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R.R. Reno is editor of First Things.

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Made for Love

From the May 2019 Print Edition

In the early 1880s, Henry James set out to write “a very American tale.” The result was The Bostonians, serialized in a magazine in 1885 and then published in a single volume in 1886. The novel features activist meetings, conversations sprinkled with references to the cause of women’s . . . . Continue Reading »

Faith Amid Corruption

From the May 2019 Print Edition

The Catholic Church in the West is full of corruption—financial, sexual, and spiritual. We are forced to face this hard reality, not the least because the weak pontificate of Pope Francis offers so little of substance. The corruption that afflicts us does not arise from overpowering lusts. Our . . . . Continue Reading »

Manufacturing Hate

From the April 2019 Print Edition

Virginia governor Ralph Northam had a tough February. Soon after he made brutal remarks about the fate of children born alive after attempted abortions, his medical school yearbook page surfaced, showing one person in blackface and another in a KKK outfit. The Twitter mobs rushed in attack. Northam . . . . Continue Reading »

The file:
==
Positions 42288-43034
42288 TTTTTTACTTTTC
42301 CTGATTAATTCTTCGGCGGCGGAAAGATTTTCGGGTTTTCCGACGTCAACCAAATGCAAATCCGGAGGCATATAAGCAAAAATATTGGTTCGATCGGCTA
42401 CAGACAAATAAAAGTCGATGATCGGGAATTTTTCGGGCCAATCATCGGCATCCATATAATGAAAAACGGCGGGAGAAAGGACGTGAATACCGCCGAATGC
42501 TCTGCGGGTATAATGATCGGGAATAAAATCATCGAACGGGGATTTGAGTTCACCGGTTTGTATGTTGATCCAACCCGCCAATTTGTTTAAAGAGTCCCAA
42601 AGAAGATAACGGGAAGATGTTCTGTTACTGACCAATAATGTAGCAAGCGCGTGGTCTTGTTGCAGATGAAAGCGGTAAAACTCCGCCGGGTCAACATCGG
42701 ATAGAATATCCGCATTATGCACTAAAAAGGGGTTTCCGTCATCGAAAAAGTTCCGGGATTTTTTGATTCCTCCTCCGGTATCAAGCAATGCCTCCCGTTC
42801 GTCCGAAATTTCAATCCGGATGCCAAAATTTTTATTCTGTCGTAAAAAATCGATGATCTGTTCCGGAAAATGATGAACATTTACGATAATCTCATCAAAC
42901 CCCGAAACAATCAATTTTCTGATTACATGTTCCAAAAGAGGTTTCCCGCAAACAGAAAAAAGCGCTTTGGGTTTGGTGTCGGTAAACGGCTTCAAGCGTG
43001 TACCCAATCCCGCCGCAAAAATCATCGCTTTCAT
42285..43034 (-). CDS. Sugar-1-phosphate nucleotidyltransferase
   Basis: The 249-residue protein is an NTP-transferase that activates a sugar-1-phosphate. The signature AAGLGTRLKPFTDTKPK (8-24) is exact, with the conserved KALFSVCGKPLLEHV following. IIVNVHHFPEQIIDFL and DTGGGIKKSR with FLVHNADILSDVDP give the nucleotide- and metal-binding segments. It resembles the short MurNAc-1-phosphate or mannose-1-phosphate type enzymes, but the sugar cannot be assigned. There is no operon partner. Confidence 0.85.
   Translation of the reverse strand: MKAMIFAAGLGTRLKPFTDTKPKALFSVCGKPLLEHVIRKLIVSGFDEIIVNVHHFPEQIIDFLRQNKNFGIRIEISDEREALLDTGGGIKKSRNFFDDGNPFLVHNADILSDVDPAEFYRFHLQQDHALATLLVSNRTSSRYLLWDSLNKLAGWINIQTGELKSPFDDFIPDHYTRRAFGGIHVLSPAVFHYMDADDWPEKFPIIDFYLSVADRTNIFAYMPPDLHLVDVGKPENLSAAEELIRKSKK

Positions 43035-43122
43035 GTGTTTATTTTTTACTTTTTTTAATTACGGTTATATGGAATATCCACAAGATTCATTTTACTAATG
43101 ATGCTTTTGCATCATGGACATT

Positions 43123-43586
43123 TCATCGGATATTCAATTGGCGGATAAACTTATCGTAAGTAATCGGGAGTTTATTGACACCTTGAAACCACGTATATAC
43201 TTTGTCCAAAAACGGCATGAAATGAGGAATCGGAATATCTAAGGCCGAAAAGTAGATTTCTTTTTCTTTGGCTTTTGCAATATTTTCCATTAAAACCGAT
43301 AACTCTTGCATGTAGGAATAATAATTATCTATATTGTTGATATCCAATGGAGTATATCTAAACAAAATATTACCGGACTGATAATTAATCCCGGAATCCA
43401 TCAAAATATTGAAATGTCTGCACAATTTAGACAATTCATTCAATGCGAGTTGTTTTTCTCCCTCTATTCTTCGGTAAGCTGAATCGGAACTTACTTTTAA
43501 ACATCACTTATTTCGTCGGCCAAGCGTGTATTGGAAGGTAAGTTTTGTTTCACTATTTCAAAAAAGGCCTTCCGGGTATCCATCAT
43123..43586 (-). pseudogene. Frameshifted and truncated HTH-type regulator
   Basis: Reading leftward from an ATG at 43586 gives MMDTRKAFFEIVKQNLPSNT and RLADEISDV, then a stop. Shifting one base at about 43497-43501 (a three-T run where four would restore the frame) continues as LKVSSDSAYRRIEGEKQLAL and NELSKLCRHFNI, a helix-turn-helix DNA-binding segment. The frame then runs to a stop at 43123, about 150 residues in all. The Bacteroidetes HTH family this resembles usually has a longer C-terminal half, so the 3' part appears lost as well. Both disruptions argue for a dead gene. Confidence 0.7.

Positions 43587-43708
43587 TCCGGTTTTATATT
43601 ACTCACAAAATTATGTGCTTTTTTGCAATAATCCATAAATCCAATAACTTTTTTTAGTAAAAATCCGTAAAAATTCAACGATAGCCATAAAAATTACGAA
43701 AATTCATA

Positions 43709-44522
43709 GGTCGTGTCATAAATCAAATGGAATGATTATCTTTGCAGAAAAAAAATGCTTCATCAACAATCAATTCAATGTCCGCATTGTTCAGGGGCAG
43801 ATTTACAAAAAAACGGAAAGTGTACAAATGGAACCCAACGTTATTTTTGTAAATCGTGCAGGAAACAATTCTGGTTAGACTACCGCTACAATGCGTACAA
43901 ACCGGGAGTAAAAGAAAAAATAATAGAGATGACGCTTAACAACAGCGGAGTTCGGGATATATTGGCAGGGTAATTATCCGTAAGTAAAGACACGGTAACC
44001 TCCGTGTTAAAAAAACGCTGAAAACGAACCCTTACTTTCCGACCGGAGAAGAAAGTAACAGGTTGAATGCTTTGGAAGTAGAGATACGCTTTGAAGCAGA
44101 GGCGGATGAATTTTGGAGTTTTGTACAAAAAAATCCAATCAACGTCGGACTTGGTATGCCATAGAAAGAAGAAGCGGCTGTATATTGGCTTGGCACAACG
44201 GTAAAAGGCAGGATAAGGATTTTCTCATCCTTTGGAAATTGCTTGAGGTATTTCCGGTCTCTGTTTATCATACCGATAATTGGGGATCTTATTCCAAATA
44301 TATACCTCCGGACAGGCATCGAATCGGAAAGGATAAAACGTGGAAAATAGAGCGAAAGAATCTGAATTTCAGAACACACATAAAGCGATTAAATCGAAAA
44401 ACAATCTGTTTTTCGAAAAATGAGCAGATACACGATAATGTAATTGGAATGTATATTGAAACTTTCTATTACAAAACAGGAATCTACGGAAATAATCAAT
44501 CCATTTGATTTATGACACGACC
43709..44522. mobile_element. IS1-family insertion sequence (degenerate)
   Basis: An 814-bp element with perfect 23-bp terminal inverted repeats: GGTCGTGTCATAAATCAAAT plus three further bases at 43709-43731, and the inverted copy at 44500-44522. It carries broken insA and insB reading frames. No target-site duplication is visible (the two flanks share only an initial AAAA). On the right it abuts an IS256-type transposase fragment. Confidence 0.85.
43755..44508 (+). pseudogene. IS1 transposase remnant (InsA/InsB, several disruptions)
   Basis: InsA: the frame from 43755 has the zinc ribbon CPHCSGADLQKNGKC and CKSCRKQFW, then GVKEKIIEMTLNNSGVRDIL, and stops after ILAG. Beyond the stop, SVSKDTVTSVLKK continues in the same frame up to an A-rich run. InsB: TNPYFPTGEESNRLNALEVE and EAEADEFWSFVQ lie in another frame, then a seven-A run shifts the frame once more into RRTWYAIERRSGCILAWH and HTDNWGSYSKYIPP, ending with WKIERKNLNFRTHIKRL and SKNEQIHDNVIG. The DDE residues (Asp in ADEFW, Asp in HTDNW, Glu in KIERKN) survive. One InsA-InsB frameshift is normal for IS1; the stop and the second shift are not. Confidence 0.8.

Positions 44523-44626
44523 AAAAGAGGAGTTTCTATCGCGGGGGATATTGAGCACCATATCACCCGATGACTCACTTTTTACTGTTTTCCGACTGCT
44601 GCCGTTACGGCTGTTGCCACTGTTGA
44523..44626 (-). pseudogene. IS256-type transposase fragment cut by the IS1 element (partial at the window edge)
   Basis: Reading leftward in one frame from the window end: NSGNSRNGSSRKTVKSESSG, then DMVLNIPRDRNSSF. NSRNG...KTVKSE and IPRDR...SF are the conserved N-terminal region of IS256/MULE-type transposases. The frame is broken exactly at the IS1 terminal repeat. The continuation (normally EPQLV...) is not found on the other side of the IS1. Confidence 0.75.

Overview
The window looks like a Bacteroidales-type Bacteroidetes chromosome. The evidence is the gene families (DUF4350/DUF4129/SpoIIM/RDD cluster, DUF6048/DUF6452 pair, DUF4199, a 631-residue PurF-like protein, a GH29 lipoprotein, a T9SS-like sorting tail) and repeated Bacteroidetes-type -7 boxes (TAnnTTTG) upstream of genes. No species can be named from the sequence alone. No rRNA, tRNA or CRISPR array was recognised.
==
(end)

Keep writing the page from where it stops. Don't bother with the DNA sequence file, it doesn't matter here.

The Civility Trap

From the March 2019 Print Edition

Lots of folks are calling for civility these days, an understandable response to a shrill and polarized political climate. In his First Inaugural Address, as the Civil War loomed, Abraham Lincoln spoke of “the better angels of our nature.” He wanted to smooth the way for reconciliation. . . . . Continue Reading »

A Failing Papacy

From the February 2019 Print Edition

The current regime in Rome will damage the Catholic Church. Pope ­Francis combines laxity and ruthlessness. His style is casual and approachable; his church politics are cold and cunning. There are leading themes in this pontificate—­mercy, accompaniment, peripheries, and so forth—but . . . . Continue Reading »

Let’s Rebalance

From the January 2019 Print Edition

On election night, Tuesday, November 6, returns came in. There were wins and losses. My blood pressure rose and fell, exulting in victories and anguished in defeats. But morning came, and the evening’s ardor had drained away during the night’s sleep. More dispassionate, I mulled over a question . . . . Continue Reading »